Earlier this fall, one of our Ontario SPCA Provincial office staff had the amazing opportunity of volunteering alongside the community members of the Wikwemikong Unceded Indian Reserve, Welland and District SPCA, Wiky Rez Dog Rescue volunteers, and the Ontario SPCA for a wellness and spay/neuter clinic on the Wikwemikong Unceded Indian Reserve on Manitoulin Island. Here is Taryn’s story.
Working with the mobile clinic on Wikwemikong
Taryn says the Welland and District SPCA has a long working relationship with Wikwemikong through the Wiky Rez Dog volunteers. She says this was the third wellness and spay/neuter clinic they had done with the community, and the second she had attended.
This year, Taryn says is the first year the Wiky Rez Dog Rescue volunteers reached out to six other First Nation communities to be involved in the spay/neuter clinic. The clinic is set up at the community arena in the community of Wikwemikong , she says, with the mobile surgical unit outside and the wellness clinic inside. She says all animal records stay at the veterinary clinic on the island, so if owners ever need their pet’s medical records, they can get them from the veterinarian there.
Taryn says the wellness clinic is where people bring animals to get up to date on vaccines, including rabies, and microchipping.
“Being my second year it was really great to see some familiar faces coming back into the clinic. I remember some of the community members who came in last year to have their pets spay or neutered and a year later they were back at the wellness clinic for their check up.” she says.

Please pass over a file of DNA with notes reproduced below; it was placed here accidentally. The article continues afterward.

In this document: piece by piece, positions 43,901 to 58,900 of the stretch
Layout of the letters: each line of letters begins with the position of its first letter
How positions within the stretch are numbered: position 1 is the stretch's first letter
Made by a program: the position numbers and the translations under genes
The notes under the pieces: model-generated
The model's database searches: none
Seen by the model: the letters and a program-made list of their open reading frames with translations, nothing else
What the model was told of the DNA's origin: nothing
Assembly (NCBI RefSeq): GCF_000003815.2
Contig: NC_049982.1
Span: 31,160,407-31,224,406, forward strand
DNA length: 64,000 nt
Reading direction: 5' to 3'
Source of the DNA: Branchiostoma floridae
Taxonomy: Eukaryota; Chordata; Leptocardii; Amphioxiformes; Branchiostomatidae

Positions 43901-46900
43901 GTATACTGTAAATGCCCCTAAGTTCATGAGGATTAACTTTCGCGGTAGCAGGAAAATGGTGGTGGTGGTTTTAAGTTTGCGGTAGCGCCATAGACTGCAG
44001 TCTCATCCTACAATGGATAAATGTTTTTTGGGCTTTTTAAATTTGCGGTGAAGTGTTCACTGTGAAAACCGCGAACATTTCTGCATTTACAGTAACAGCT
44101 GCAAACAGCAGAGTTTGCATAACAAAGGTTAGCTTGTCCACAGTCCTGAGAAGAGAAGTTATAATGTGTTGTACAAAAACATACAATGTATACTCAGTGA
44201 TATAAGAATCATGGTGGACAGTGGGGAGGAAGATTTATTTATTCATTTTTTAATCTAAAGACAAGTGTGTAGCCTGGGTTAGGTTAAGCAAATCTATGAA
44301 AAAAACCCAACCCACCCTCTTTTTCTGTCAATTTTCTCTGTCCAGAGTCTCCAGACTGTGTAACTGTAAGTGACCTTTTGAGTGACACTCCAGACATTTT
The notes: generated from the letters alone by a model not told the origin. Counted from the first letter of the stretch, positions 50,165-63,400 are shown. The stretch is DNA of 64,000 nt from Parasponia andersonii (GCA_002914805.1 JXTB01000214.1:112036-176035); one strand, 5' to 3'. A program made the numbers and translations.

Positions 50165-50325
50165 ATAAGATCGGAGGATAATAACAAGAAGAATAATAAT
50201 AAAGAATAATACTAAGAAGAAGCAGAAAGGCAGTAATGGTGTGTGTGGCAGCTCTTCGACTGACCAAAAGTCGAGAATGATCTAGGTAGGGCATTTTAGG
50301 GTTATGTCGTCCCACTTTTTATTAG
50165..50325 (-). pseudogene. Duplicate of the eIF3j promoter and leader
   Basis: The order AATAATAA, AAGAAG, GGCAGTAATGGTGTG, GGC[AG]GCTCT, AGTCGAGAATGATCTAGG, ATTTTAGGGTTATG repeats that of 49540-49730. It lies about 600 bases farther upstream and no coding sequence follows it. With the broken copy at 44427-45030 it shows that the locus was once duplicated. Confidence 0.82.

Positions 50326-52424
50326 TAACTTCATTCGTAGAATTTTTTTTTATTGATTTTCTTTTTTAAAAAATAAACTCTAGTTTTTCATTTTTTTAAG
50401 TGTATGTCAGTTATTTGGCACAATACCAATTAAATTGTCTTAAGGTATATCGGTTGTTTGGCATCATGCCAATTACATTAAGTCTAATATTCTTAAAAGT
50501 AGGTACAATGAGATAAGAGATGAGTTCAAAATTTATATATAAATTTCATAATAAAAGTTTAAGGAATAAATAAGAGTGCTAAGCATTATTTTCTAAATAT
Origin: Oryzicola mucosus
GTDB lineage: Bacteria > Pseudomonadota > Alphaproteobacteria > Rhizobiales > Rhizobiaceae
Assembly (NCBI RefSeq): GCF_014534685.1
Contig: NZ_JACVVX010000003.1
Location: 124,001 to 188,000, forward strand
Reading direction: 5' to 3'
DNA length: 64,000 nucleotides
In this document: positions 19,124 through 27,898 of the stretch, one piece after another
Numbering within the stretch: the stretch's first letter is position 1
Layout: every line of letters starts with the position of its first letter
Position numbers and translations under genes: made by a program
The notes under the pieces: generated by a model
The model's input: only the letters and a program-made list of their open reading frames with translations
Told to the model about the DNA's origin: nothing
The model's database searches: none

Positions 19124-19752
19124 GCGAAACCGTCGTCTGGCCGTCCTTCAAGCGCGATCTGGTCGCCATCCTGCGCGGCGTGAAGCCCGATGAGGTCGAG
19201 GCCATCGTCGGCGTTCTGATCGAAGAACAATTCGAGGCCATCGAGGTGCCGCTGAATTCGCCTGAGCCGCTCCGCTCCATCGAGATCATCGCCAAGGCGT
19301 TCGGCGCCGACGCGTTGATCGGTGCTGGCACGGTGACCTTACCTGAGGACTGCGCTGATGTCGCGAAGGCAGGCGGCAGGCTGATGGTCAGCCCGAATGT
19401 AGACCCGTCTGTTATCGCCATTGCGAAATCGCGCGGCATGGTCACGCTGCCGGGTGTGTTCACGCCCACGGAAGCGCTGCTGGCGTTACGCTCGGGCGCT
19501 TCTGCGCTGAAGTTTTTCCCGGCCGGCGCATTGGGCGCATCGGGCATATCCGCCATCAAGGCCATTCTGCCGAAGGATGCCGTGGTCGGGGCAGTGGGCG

Having very little experience with clinics like this, Taryn says she was impressed by how the team welcomed her and taught her the ropes. She says she was quickly shown what needed to be done and how to do it.
“I love working with the mobile team, they’re amazing people and they’re very inviting of new people,” she says.
Volunteering at the clinic is always a good experience, she says, because it’s rewarding to work on the ground, see the gratefulness of the community, and the impact of the work they’re doing.
“Someone just drove in to say thanks, and tell us what a difference they’ve seen in their community,” she says.
Overall, Taryn says she would encourage everyone to volunteer to help with a wellness and spay/neuter clinic in the north.
“You get to know all different people from different organizations from different communities, and you spend so much time with them, that by the end of the week it’s been so fun you don’t want to say goodbye,” she says.